Drug Pricing and the Inflation Reduction Act

The passage of the Inflation Reduction Act (IRA) in August 2022 will impact patients, providers, and benefit plan sponsors by disrupting drug pricing. The IRA allows the Department of Health and Human Services to negotiate specific drug prices for the Medicare program. While the specifics of the act are complex and well-explored, the intended result is to lower healthcare and prescription drug costs for millions of Americans.


Year after year, prescription drug costs increase. January 2022 saw pharmaceutical manufacturers announce average list price increases of $150 per drug. In July, the average was $250, with some drug prices increasing by more than $20,000 or 50%.

In 2021, the US healthcare system spent $603 billion on prescription drugs. An increase attributed to a rise in spending per prescription rather than an increase in utilization.


The IRA sets a cap for how much pharmaceutical companies can charge for especially high-cost drugs that Medicare currently covers while allowing for negotiating prices. Together, these provisions could control drug prices for Medicare, which directly affect costs for commercial and other government-run plans. The IRA also outlines rebates that manufacturers would be required to pay if price increases outpace inflation for drugs used by Medicare beneficiaries.


While the need for price control is recognized across the industry, many stakeholders see some unintended consequences of the IRA.


Biosimilar development may become even more complicated as manufacturers would be subject to new price controls. As biosimilar competition heats up in the United States, the IRA could prioritize reference or brand medications, making it difficult for new biosimilars to enter the market and remain profitable.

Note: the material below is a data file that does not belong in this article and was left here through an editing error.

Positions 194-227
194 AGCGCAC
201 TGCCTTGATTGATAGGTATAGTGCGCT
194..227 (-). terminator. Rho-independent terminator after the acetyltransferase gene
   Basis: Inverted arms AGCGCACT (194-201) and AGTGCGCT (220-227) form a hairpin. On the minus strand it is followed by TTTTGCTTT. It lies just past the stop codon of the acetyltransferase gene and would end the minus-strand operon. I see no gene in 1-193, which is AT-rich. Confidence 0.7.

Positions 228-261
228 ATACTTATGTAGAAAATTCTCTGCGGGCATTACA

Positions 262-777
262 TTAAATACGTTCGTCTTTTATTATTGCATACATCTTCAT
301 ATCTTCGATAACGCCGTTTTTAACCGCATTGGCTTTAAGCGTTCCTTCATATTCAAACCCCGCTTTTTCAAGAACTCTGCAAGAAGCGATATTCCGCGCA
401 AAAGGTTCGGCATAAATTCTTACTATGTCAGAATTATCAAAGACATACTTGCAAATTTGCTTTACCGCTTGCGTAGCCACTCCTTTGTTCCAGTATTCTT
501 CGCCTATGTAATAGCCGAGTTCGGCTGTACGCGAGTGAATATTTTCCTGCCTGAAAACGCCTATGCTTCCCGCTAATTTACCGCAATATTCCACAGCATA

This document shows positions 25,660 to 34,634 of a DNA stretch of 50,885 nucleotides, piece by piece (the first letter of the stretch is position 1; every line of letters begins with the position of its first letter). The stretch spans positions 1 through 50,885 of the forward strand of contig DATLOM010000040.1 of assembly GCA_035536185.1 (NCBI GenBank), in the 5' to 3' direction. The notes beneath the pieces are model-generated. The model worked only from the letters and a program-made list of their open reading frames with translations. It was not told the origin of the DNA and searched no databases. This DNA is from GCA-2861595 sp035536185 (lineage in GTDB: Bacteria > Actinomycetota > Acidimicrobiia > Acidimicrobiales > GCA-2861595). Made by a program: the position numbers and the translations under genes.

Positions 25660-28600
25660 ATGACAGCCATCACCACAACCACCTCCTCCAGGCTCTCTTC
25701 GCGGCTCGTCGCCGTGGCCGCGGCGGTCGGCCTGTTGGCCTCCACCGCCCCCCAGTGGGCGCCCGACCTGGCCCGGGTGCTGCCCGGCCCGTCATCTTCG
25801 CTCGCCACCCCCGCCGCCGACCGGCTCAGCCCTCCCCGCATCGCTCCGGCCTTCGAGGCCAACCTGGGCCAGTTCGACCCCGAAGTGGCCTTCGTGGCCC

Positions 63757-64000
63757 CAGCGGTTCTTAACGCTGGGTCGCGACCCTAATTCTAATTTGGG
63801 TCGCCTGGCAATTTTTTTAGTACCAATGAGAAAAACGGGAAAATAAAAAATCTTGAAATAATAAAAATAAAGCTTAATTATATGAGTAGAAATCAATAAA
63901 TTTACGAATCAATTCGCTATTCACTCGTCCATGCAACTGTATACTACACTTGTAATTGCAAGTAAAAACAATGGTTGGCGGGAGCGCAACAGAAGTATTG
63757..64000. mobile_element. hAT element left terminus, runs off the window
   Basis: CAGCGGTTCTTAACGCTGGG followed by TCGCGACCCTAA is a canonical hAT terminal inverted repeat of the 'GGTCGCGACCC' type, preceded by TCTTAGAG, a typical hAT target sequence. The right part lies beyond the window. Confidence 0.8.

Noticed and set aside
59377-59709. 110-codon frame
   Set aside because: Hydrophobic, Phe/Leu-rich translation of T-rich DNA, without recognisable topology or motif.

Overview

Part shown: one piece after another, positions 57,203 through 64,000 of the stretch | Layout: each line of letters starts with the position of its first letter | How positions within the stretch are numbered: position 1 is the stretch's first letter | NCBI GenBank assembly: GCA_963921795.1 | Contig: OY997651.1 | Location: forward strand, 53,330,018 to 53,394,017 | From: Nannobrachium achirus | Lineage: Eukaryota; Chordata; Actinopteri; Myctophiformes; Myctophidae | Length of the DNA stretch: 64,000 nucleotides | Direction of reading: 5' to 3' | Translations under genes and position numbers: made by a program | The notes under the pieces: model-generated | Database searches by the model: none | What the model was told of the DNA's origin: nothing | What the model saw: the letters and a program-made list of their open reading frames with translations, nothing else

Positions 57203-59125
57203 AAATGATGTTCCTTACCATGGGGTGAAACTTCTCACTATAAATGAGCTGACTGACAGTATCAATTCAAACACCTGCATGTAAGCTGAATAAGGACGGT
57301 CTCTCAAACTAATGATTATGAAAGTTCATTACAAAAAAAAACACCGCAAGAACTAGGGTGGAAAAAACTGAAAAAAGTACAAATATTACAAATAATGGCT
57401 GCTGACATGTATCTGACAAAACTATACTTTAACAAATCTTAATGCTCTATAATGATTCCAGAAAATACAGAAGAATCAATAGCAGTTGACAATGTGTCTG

Reimbursements for physicians and hospital systems may also be affected by the IRA. As reimbursement payments decline, physicians may find practice ownership too expensive and integrate with larger health systems. Consequently, commercial health plans would pay more for the in-clinic administration of drugs.


While new medication will be exempt from immediate price controls, time limits on exemption may pressure drug manufacturers to reduce costly research and development. Historically, an open market has made the United States a world leader in R&D. It remains unclear how price controls will affect innovation.


Only time will tell how the IRA may affect drug pricing. However, transparency into actual drug costs and plan spend will continue to be essential for plan sponsors as they adapt to new pricing rules and a changing drug landscape.


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Prescription Care Management (PCM) is a healthtech company dedicated to simplifying pharmacy and medical benefits management for brokers, plan sponsors, and consultants. With analytics, insights, and tools, PCM provides its clients with validated data that supports plan decisions. To learn more about how PCM can help you, click here.

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